|Credit Suisse spied on seven executives, regulator says |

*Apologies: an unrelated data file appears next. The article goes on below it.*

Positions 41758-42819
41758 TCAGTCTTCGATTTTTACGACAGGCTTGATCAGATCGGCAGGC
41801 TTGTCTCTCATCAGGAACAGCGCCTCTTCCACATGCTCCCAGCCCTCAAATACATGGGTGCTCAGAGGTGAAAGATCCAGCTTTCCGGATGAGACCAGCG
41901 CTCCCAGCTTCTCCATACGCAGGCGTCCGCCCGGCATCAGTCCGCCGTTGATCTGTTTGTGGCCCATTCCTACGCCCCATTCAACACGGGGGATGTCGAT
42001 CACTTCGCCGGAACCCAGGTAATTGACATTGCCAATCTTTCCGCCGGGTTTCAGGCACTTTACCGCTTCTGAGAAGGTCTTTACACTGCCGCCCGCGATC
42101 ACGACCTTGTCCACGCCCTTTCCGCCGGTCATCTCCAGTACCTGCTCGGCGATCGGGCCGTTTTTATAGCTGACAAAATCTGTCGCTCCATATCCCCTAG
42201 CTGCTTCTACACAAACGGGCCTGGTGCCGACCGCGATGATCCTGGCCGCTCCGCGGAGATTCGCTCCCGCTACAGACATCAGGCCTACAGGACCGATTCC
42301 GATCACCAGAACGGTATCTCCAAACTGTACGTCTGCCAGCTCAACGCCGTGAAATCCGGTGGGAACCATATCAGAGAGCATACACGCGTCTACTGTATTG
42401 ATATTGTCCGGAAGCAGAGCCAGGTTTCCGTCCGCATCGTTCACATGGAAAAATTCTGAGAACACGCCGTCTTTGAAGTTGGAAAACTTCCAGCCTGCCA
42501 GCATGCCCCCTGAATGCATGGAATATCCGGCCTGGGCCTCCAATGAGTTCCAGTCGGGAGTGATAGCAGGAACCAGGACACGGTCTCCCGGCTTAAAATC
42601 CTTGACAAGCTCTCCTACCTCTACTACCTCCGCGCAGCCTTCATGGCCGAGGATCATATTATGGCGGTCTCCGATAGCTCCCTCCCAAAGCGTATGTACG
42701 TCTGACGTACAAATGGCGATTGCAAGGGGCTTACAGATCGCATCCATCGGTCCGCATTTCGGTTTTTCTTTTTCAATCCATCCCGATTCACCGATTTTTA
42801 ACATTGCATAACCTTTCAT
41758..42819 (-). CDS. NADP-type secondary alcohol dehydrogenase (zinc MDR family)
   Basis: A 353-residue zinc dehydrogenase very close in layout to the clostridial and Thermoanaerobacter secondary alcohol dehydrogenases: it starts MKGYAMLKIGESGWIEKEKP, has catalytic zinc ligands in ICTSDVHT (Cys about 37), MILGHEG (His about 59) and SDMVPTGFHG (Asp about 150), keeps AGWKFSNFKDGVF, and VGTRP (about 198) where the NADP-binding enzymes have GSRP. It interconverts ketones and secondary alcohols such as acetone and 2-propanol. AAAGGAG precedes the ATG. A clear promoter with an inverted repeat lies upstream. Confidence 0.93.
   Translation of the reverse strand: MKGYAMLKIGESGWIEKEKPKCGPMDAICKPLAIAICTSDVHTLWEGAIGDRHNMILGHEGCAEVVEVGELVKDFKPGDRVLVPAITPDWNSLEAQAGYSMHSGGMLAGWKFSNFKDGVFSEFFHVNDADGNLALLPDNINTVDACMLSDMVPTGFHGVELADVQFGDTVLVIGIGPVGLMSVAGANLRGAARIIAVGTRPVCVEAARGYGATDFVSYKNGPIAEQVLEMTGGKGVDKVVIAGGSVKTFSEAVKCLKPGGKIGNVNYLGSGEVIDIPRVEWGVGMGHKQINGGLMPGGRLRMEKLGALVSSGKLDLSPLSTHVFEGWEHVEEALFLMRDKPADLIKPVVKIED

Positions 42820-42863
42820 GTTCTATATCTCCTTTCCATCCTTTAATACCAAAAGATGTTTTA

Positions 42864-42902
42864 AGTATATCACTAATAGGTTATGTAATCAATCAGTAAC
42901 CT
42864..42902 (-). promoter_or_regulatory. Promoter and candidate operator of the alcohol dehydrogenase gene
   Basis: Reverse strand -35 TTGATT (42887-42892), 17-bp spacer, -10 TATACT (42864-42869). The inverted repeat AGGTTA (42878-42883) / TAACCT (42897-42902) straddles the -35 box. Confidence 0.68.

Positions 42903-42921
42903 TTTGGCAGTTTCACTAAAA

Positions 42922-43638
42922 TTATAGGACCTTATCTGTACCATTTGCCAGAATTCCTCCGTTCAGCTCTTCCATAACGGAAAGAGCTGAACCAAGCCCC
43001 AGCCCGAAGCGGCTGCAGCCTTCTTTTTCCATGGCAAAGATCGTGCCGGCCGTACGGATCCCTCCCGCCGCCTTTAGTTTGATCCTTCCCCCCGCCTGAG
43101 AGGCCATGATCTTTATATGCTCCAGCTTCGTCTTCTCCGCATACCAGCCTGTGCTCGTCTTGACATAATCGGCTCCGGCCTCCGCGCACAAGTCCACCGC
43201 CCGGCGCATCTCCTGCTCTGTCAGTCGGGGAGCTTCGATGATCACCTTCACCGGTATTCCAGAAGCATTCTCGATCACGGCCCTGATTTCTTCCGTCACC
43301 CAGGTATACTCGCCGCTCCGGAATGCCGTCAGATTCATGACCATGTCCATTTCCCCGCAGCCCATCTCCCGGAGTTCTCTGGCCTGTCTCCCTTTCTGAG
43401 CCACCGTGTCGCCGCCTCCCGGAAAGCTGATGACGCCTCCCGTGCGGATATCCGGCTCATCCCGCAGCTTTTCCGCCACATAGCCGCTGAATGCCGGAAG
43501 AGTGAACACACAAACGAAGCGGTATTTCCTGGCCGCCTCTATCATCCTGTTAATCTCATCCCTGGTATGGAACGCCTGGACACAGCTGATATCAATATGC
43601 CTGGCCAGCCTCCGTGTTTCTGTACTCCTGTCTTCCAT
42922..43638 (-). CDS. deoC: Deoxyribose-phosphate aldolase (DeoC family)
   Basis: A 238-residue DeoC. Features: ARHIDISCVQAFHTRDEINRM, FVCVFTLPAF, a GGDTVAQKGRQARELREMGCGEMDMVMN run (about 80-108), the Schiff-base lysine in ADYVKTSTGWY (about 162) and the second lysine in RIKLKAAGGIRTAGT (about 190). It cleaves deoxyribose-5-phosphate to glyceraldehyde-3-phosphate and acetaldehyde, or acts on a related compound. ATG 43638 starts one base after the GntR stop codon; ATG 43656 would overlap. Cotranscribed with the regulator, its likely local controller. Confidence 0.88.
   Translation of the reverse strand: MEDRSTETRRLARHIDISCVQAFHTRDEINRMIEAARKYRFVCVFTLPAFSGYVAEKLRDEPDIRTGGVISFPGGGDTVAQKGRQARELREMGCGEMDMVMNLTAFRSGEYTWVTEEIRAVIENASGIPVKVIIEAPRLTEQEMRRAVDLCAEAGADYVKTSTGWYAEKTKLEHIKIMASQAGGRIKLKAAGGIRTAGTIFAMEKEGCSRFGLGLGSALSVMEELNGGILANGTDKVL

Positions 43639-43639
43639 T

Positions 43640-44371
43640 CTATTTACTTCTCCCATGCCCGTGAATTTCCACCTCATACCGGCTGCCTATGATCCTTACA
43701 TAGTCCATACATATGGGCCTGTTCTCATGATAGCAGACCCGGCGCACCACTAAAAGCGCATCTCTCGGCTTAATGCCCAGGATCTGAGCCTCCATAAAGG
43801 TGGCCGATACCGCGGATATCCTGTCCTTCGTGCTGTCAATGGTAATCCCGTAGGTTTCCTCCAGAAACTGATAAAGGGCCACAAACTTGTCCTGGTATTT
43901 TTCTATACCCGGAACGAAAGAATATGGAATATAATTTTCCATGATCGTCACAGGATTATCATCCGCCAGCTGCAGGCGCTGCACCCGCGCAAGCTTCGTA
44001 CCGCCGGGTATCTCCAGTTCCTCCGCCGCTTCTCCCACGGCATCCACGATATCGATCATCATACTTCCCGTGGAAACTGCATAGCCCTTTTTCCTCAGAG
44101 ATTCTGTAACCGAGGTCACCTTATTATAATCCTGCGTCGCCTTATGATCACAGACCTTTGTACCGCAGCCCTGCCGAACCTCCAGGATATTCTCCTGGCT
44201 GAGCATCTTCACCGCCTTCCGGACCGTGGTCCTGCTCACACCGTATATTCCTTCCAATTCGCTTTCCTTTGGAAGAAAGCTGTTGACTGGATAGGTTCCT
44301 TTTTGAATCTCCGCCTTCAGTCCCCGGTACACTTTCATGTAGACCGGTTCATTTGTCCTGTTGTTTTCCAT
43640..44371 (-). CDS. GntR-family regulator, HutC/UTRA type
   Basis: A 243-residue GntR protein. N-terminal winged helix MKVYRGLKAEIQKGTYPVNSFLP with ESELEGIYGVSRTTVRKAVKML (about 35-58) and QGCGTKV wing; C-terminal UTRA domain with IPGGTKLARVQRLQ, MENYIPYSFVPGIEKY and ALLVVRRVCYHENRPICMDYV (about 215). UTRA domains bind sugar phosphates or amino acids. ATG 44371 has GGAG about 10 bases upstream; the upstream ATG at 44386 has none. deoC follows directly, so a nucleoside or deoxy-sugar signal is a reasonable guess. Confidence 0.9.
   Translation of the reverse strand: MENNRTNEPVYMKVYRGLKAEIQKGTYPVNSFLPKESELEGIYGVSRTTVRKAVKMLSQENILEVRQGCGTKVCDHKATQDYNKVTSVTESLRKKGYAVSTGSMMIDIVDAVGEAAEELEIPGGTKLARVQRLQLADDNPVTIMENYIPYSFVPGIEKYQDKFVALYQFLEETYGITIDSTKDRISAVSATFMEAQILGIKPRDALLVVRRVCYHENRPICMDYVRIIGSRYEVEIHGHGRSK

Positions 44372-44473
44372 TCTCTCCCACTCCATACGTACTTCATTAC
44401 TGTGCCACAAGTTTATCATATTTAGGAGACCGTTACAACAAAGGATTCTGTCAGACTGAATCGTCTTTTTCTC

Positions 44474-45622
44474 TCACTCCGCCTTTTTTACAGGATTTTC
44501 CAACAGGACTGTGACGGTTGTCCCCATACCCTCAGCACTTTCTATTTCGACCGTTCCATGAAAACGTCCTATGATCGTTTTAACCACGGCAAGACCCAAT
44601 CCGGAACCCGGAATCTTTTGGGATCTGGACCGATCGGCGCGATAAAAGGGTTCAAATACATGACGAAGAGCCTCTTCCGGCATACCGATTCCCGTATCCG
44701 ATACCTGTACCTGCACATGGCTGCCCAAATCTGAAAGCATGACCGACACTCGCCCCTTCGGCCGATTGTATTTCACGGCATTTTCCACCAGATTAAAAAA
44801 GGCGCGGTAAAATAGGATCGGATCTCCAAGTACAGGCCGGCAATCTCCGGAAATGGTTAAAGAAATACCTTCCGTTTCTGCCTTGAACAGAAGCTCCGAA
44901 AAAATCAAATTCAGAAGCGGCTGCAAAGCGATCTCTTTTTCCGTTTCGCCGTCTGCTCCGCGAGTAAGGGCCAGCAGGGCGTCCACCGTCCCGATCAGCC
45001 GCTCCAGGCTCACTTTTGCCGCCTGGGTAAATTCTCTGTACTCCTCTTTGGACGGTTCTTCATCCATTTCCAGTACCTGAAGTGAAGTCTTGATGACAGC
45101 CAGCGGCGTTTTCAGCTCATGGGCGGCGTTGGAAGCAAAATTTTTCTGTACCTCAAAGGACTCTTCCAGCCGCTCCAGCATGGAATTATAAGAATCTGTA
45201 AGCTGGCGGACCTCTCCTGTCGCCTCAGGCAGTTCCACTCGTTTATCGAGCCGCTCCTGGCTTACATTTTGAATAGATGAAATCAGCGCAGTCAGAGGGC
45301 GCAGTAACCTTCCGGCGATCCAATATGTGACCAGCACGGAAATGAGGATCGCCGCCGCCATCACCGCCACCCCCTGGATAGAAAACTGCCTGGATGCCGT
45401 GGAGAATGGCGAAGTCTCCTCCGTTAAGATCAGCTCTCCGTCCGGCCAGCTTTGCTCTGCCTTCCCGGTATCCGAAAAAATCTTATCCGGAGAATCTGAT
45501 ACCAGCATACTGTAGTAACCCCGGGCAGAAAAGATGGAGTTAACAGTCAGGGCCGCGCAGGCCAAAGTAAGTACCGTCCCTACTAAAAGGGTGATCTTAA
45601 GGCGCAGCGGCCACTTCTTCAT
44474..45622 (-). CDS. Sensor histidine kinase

Switzerland’s financial regulator Finma says efforts by Credit Suisse to spy on top executives were broader than previously known, and senior managers were aware of at least some of the seven surveillance campaigns it documented, refuting the lender’s claims that rogue employees were to blame. The report from the regulator, which says the bank breached Swiss supervisory law, concludes a nearly two-year investigation into the spying scandal that ultimately precipitated the departure of CEO Tidjane Thiam. Credit Suisse had previously acknowledged that it surveilled two executives in 2019. Two additional cases were reported by the Wall Street Journal whereby private investigators were hired to follow one employee in New York suspected of using confidential information and another Asia-based employee in Asia who had threatened colleagues. Credit Suisse said on October 19th that additional incidents cited by Finma were planned by a small group of former executives and were partly aimed at protecting employees’ physical safety. Meanwhile, Credit Suisse is to pay $475m in fines and forgive $200m of debt owed by Mozambique in a series of co-ordinated settlements with four regulators in three countries over the company’s role in the long-running “tuna bonds” loan scandal. The Swiss bank has reached separate agreements with the US Department of Justice and Securities and Exchange Commission, the UK’s Financial Conduct Authority and Switzerland’s Finma over the affair. The loans were said to be aimed at government-sponsored investment schemes including maritime security projects and a state tuna fishery – but some funds were unaccounted for, with one of Mozambique’s contractors later found to have secretly arranged “significant kickbacks” worth at least $137m, including $50m for bankers at Credit Suisse meant to secure more favorable deals on the loans, according to regulators.